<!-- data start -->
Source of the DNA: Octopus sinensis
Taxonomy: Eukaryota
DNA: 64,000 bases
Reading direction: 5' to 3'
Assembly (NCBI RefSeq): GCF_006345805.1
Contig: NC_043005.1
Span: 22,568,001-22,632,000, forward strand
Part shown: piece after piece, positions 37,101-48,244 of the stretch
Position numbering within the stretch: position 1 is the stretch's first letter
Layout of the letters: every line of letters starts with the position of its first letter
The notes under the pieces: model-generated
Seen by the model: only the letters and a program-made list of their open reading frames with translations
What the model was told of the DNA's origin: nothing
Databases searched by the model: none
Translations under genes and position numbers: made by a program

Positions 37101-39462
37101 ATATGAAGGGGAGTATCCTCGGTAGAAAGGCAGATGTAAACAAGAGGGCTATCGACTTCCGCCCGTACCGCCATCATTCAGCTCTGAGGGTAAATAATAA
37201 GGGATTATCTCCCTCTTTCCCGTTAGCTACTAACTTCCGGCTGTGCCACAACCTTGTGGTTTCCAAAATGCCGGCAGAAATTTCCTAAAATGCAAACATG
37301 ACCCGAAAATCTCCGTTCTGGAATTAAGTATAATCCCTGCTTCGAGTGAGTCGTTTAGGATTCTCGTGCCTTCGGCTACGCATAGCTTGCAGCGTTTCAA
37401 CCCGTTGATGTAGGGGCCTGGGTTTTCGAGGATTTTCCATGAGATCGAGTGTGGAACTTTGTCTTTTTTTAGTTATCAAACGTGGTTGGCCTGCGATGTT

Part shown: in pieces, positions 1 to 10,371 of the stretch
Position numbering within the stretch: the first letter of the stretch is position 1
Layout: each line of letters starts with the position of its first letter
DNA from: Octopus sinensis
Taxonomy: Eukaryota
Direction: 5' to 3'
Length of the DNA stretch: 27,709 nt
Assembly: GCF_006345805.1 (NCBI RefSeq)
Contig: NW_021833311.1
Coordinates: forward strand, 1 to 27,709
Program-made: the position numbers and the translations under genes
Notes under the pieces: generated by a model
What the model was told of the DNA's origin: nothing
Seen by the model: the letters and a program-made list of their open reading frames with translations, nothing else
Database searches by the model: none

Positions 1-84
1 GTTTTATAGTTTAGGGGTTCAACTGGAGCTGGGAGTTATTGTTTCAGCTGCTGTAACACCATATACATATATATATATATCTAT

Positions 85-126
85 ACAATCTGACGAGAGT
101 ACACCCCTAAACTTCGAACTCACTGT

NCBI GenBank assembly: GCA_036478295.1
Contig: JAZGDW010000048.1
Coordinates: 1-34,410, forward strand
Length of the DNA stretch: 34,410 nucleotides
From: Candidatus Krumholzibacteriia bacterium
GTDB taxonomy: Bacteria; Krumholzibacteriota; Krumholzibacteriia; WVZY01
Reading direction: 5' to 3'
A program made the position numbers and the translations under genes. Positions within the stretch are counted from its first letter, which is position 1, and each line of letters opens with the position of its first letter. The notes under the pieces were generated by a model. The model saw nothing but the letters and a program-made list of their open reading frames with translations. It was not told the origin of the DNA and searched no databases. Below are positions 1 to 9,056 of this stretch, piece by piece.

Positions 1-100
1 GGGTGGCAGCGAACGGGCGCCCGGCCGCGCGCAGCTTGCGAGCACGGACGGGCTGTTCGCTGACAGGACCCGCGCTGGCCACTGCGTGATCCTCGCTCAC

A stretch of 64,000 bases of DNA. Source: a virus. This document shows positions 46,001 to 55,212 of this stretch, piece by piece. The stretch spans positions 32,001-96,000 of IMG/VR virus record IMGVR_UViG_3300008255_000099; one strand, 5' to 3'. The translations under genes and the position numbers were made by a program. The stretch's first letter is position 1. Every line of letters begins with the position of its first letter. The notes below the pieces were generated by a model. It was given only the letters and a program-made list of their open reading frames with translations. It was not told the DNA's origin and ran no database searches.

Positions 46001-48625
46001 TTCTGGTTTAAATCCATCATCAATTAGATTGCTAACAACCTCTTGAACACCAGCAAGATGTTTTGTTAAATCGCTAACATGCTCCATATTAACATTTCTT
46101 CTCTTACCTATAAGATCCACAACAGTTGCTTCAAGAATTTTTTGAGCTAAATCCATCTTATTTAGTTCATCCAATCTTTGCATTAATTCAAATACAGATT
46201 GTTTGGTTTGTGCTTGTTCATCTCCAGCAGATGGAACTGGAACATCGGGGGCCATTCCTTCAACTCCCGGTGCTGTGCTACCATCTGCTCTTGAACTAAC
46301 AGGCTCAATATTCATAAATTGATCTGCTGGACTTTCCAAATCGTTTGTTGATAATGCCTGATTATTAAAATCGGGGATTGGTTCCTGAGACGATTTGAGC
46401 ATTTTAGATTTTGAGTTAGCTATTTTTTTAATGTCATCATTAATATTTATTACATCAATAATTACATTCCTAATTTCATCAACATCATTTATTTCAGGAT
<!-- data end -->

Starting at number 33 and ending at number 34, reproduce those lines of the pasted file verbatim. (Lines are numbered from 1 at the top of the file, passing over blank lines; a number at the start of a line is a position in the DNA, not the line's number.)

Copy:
What the model was told of the DNA's origin: nothing
Seen by the model: the letters and a program-made list of their open reading frames with translations, nothing else